Samsung SPF-1000P digital photoframe review

Being the nation’s least wanted gift item, digital photoframes (or makers of the rather) are in a odd position. Do they simply give up? Or innovate their pants off? Nix who we looked at earlier and Samsung have decided to throw technology at the problem and released feature-packed digital photoframes.

To even call the 1000p a digital photoframe seems to be doing it a disservice, the poor thing is working overtime as a movie player, music player and mini monitor. But more on that later.


Out of the box the 1000p has the type of high-end design that Samsung hopes you’d expect from them by now. The frame looks like a tiny version of a Samsung 8 series TV, which is pretty cool. The frame is attached to a stand (filled with speakers, ports and other electronics) and has an odd but relatively sturdy hinge to change the viewing angle. The buttons are discreet looking touch sensitive affairs, which light up when you touch them and generally add a touch of class to proceedings.

Photo transfer to the 1024 x 600 10″ screen is a pretty straight forward affair – makers of digital photo frames have all cottoned on that this is something they have to make as easy as possible. You can attach a USB cable (supplied) to your PC and drag and drop files across. Or you can pop a USB card in. Or a SD card. Or even Bluetooth a file across from your phone. The 2GB onboard storage is also pretty decent – and of course you can just whack a larger USB key or SD card in if this isn’t good enough for you. Pictures are automatically resized and generally look pretty good.

There’s also a cool looking blackboard clock (among other designs), video playback (divx included) and mp3 support. The inbuilt speakers won’t blow you away but are acceptable – especially to accompany a slideshow.

The USB connection also allows you to use the 1000p as a secondary monitor for your PC. And literally your IBM PC as this feature isn’t Mac compatible.

The Samsung SPF-1000P digital photoframe is a tad under £150

TWIG: Green Screen Kit, Edifier iPod Dock, VHS MAGIX and the James Dyson Award

The Week in Gadgets

It’s becoming easier and easier to produce and share content online – good quality cameras cost a fraction of what they used to, decent editing packages can be had at low-to-no cost and you can distribute your masterpieces online for free. If you want to take your creative photos and videos to the next level you might want to take a look at Westcott’s Green Screen Kit. Green Screening is a visual FX technique for creating compositing effects. Basically you stand your subjects in front of a solid colour background and photo or film them. Then you remove the background and replace it with a background of your choosing – a Parisian café, an underwater kingdom or an explosion.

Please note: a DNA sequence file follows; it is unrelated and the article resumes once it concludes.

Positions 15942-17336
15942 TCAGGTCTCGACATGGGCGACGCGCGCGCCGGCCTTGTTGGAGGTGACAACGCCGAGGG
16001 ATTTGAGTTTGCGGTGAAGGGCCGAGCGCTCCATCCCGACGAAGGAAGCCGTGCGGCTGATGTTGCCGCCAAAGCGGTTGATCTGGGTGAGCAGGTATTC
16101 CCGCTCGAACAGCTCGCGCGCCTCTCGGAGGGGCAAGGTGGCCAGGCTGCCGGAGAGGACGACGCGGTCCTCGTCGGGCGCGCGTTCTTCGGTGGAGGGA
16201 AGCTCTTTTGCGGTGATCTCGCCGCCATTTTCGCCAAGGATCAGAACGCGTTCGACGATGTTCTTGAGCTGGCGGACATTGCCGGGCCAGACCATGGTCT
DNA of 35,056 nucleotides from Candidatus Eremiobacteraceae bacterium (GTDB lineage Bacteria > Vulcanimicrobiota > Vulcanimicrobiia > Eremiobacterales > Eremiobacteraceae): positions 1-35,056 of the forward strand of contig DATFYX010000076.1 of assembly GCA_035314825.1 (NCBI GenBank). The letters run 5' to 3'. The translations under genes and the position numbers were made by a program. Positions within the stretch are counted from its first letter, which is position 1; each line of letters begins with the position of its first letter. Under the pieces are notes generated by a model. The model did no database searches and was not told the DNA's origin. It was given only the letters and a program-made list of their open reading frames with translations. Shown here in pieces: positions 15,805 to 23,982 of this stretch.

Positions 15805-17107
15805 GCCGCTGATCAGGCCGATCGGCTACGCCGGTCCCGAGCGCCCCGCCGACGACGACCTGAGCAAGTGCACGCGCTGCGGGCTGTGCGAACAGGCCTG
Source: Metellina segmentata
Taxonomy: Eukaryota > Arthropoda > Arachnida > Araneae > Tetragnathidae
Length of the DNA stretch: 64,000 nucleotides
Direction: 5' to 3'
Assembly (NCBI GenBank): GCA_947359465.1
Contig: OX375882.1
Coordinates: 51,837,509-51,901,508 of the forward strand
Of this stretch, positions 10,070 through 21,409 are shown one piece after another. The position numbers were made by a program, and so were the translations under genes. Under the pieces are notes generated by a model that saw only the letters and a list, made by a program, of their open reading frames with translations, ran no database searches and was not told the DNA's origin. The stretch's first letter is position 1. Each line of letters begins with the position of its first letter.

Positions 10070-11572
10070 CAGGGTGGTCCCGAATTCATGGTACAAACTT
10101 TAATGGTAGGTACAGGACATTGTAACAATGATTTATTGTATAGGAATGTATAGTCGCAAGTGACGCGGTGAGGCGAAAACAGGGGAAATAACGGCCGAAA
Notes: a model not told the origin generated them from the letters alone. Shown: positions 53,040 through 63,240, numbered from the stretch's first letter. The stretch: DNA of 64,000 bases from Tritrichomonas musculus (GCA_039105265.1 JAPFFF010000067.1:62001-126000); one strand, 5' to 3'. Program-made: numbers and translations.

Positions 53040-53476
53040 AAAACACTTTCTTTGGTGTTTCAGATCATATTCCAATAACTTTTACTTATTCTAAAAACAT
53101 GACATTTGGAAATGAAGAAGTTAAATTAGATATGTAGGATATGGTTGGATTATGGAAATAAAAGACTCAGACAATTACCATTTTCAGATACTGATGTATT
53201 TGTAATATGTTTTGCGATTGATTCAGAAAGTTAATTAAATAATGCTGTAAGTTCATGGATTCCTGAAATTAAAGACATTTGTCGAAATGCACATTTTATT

The Green Screen Kit provides you with a 5’ by 7’ green screen (and some wall hooks) so you can shoot your subject (little tip – keep them well lit if you can as this helps when pulling a clean key). The Green Screen is bundled with some PhotoKey Lite software, for one-click keys – no fussing about with garbage mattes and the like. The software works surprisingly well for a £69.99 bundled package. For someone used to working on high-end packages like Shake and fiddling with node based chroma keys, the software is a little on the simple side. However, it is amazingly easy to use and for people starting out with visual effects – or hoping to add a little something to their homemovies or YouTube videos there is a lot to like – including 100 pre-packaged digital backgrounds and the ability to add your own.

Edifer, makers of the Soundbar which we cast our watchful eye over here and the opera house-shaped Prisma which we reviewed here are back with the Breathe iF600. New iPod docks are a weekly happening in my inbox, so it’s a testament to the Edifier design team that I raised an eyebrow when I saw the Breathe’s dome like design, which literally caught my eye. Moving away from the classic boombox-style that most iPod docks seem to go for, the Breathe looks a little like the top half of an eggshell. Replete with control buttons, an Aux input (if you have a non iDevice PMP) and a Music Pause function that automatically detects when a call is incoming on your iPhone. On sale now at John Lewis for £169.

As someone old enough to remember and own VHS tapes, the MAGIX Rescue Your Videotapes system is a godsend. I have an old VCR kept in reserve just in case I ever want to watch some of my rare VHS-only films, TV shows I taped off air or home movies. MAGIX rescues my dusty tapes and puts them somewhere useful – my hard drive. An end-to-end solution, magic comes with all the cables you need to hook your VCR or old-fashioned camcorder into your PC. It also has digitization software that enables you to store the compressed files on your hard drive, burn them to DVD or share them to online sites such as YouTube or Vimeo, holding your hand through each step of the way. MAGIX Rescue Your Videotapes 3.0 is available from Amazon and PC world for £59.99

This Tuesday the international winner of the James Dyson Award will be announced. They received over 500 entries, which have been whittled down to 15. Dyson sent us this little video of the finalists and we thought you gadget fans might like to check it out. Our favourites include the Butterfly mobile, micro scooter, Move-it, a cardboard box to trolley convertor and Wanderest, a portable seat you can strap to lamp posts. Check it out.